Sun Life Financial is the latest insurance giant to reveal its second-quarter (Q2) earnings, reporting a net income increase of nearly 9%, beating market expectations.
The financial services firm, based in Toronto, reported net income of $729 million in Q2, up 8.97% from $689 million in the same period of 2017. Earnings per share were $1.20, up from $1.12 last year, and beating the forecasted $1.15. The insurer attributes its success to business growth and favourable morbidity experience.
“In the second quarter we delivered strong underlying net income of $729 million, return on equity at the top of our target range, and maintained our strong capital position,” said Sun Life Financial president and CEO Dean Connor.
Sun Life Financial Canada reported net income of $262 million in Q2, up by $77 million compared to the same period in 2017. Insurance sales were up 16% driven by strong sales in both individual insurance and group benefits. The Canadian arm’s group retirement services unit also performed well, achieving a milestone of $100 billion assets under administration in the quarter.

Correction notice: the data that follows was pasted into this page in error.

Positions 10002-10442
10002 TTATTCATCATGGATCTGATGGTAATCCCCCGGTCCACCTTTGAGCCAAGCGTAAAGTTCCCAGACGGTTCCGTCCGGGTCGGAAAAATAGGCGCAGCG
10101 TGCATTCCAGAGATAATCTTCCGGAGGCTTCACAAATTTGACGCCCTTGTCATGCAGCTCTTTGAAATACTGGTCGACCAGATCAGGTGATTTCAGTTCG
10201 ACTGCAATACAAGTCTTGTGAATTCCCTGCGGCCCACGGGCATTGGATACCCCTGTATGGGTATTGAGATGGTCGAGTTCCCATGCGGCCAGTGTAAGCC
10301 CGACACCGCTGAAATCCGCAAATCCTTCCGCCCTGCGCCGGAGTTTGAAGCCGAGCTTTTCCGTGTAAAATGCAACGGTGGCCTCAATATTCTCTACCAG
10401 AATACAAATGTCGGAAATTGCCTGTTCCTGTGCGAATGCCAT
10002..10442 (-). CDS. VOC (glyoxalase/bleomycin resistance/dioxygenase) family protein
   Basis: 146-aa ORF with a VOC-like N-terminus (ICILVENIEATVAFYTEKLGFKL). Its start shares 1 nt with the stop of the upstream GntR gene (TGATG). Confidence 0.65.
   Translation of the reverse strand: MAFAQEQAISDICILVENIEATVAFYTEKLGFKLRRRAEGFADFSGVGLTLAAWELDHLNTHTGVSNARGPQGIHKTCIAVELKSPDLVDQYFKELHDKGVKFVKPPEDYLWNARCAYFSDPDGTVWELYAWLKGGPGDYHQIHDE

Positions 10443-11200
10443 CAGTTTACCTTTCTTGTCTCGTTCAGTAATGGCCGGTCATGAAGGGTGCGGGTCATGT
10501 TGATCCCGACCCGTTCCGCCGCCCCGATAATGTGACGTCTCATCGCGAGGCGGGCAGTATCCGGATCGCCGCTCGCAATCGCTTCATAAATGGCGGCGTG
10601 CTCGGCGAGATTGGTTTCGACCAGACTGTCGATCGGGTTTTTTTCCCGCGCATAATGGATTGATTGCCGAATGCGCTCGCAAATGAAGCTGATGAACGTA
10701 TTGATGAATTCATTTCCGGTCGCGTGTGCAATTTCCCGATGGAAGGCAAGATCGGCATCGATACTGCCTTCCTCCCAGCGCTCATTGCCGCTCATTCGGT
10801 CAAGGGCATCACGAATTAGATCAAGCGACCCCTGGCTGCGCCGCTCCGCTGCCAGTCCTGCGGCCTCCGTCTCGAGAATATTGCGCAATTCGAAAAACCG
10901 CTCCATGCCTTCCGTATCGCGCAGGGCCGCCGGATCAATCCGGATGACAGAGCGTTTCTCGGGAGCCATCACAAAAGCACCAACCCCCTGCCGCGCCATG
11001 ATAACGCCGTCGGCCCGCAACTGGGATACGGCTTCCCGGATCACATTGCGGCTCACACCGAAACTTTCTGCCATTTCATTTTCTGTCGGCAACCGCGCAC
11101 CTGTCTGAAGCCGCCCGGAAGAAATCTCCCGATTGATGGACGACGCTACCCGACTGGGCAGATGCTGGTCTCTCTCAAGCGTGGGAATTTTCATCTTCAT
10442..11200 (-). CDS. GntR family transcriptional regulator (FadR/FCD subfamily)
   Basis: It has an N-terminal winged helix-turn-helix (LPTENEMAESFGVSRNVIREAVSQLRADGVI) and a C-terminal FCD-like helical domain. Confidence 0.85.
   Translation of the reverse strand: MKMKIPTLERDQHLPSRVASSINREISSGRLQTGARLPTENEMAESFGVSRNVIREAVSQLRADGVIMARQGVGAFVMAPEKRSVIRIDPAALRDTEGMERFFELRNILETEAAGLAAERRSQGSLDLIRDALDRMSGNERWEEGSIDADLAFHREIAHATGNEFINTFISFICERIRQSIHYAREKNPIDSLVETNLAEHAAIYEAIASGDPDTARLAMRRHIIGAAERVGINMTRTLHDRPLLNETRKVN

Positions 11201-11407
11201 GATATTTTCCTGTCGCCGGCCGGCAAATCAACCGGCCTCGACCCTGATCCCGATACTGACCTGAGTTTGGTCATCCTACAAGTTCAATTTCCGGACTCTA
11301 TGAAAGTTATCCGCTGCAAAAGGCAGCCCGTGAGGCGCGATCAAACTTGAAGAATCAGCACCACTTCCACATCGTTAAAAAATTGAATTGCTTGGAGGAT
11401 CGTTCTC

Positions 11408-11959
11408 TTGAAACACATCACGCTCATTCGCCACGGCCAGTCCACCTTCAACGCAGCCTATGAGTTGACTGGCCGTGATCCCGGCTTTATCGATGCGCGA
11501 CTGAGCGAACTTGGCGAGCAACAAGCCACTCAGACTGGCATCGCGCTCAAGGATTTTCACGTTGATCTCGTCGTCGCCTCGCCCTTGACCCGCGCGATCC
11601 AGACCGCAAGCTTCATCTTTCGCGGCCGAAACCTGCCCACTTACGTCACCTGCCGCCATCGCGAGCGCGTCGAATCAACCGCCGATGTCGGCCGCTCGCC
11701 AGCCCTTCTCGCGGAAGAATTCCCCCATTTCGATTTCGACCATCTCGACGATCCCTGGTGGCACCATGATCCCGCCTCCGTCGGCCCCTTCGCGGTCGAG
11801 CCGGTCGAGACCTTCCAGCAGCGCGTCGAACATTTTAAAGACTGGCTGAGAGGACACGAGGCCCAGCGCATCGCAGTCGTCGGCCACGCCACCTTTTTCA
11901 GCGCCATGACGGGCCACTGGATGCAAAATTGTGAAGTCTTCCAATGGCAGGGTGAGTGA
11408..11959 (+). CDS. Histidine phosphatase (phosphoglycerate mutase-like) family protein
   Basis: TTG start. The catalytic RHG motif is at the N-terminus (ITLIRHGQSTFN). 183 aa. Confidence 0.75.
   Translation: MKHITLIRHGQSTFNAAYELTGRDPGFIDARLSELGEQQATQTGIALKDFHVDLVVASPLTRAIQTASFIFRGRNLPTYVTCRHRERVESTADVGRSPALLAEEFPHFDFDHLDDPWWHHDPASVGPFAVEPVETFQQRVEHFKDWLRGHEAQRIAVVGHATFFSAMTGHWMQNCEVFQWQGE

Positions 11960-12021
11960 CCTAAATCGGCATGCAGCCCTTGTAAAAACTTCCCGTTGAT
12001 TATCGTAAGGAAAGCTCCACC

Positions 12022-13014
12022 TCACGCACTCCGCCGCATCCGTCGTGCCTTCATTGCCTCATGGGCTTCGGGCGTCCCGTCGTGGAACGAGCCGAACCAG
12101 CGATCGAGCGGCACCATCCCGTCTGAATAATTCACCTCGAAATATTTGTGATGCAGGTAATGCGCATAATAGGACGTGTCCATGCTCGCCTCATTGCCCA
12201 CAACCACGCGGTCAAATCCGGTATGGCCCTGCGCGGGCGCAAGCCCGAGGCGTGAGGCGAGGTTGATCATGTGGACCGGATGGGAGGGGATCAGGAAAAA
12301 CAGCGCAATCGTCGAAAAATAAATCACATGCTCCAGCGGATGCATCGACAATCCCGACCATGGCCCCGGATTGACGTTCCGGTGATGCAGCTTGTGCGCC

“We also achieved a significant milestone this quarter in our industry-leading Group Retirement Services business in Sun Life Financial Canada, achieving $100 billion of assets under administration,” Connor commented. "We continued to invest in digital to help clients live healthier lives. In Sun Life Financial Canada, we expanded our provider search directory to include comparative cost information, in addition to locations and ratings, for more than 80,000 healthcare providers.”
The Group’s US group benefits business reported net income of $105 million in the quarter, up significantly from Q2 of 2017, primarily due to favourable morbidity experience and a lower income tax rate in the US.
Sun Life also experienced strong growth in Asia, with insurance sales of $212 million up 25% compared to the second quarter of 2017. Underlying net income was up $22 million to $145 million, reflecting continued business growth and new business gains.